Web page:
In 2008, Daily was invited as a Fellow on the Explorers Club of New York (est. 1904), joining the ranks of the world's most interesting explorers. She her induction, she has served the Club as chairman of the Youth Activity Fund, which supports high school and college students globally, with grants to facilitate and promote youth exploration.

Also in 2008, Daily was honored to be named a Santa Barbara Hero of the Year by the Santa Barbara Independent.

“I’m most proud of continuing Carey Stanton’s wishes and legacy that there be something preserved about the history of the California islands. That was his passion and I’m just a servant with my education and my research in ensuring that happens. I’m very proud of this facility and our reputation. I’m proud of our publications and the team that’s made this possible.” Marla Daily, 2002.

Marla Daily 2009 Interview

Daily is the first woman documented to have visited ALL EIGHT California Channel Islands. She has visited all eight islands multiple times; most of the Pacific Islands off the Baja Peninsula; and Farallon Island. Daily collected plants on Bird Rock, Santa Catalina Island (1986); Santa Cruz Island (1976+); San Nicolas Island (1978+); Santa Rosa Island (1979+).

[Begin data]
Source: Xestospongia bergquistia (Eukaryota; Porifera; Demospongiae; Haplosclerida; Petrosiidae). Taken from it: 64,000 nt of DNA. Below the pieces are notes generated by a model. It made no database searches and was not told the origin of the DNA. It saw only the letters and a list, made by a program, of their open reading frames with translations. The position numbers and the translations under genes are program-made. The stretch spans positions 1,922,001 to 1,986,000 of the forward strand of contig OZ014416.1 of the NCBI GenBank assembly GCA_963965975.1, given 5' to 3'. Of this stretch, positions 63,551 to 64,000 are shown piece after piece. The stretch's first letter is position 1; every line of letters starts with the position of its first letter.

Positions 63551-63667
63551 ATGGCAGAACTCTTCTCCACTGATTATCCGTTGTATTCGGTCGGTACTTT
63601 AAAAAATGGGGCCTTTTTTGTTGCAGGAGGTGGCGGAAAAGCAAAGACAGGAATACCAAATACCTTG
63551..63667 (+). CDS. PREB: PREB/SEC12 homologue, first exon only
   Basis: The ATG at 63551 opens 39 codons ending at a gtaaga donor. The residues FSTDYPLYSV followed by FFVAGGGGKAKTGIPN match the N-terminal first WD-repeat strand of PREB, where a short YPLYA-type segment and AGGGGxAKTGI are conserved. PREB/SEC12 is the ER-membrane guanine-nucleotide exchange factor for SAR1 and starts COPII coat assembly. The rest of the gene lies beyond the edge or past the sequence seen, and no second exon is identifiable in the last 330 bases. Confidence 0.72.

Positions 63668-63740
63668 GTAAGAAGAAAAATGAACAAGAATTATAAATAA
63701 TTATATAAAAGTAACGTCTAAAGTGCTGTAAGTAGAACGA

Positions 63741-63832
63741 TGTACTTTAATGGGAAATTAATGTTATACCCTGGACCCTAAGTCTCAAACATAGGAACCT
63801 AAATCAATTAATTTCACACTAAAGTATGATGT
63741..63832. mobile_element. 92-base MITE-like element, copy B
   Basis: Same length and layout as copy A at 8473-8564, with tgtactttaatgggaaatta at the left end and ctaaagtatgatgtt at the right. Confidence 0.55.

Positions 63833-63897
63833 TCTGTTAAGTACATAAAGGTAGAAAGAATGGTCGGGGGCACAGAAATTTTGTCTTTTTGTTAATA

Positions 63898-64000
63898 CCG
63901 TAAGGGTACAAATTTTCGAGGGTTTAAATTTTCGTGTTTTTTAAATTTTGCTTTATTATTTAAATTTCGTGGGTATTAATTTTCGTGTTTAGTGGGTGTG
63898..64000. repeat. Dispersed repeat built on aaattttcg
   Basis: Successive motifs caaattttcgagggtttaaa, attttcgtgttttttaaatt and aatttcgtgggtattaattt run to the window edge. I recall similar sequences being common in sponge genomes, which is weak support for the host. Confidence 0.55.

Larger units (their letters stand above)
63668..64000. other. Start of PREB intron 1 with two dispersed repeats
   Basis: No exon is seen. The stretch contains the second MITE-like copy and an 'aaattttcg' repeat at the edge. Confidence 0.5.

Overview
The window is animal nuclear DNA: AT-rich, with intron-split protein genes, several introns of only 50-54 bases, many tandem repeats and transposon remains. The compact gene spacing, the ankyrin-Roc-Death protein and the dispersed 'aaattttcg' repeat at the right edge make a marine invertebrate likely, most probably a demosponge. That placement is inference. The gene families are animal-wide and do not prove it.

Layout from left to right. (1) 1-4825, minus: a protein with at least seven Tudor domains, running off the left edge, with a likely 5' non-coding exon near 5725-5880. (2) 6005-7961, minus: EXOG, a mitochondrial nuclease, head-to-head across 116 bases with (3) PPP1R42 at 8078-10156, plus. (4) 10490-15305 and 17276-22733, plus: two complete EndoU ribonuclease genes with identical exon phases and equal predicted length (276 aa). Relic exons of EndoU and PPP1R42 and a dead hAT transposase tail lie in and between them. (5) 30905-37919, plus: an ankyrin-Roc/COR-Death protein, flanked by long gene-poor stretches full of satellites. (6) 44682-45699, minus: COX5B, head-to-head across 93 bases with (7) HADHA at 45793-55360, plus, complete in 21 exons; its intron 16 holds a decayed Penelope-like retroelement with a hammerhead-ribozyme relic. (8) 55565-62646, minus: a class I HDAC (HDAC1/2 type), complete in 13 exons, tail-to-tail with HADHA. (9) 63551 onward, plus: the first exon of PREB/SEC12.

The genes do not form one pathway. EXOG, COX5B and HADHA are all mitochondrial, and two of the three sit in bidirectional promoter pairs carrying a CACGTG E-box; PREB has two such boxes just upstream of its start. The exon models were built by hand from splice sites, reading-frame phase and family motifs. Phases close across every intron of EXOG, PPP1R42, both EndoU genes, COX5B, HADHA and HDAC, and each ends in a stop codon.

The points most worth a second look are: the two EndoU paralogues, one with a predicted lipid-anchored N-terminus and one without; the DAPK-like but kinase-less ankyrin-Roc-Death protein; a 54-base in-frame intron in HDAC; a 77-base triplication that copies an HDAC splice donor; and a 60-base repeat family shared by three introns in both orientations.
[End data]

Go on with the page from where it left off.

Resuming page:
In addition to all Eight California Channel Islands, Daily has been on the Additional Alta and Baja California islands in bold below:

  • Anacapa Island
  • San Clemente Island
  • San Miguel Island (1981)
  • San Nicolas Island (first visit 1978)
  • Santa Barbara Island
  • Santa Catalina Island [including Bird Rock in 1986]
  • Santa Cruz Island (first visit 1973)
  • Santa Rosa Island (first visit 1979)


  • Rincon Island (man-made Channel Island) (1992, 2018)
  • Farallones (2017)
  • Año Nuevo
  • Islas Coronado
  • Islas Todos Santos (1983)
  • Isla San Martin (1983, 2018)
  • Isla San Geronimo
  • Isla Guadalupe (19 , 2000)
  • Islas San Benito (1983)
  • Isla Cedros
  • Isla Natividad (1983)
  • Isla Asuncion [July 6, 1983]

Marla Daily Partial Bibliography (Professional Journals)

Top of Page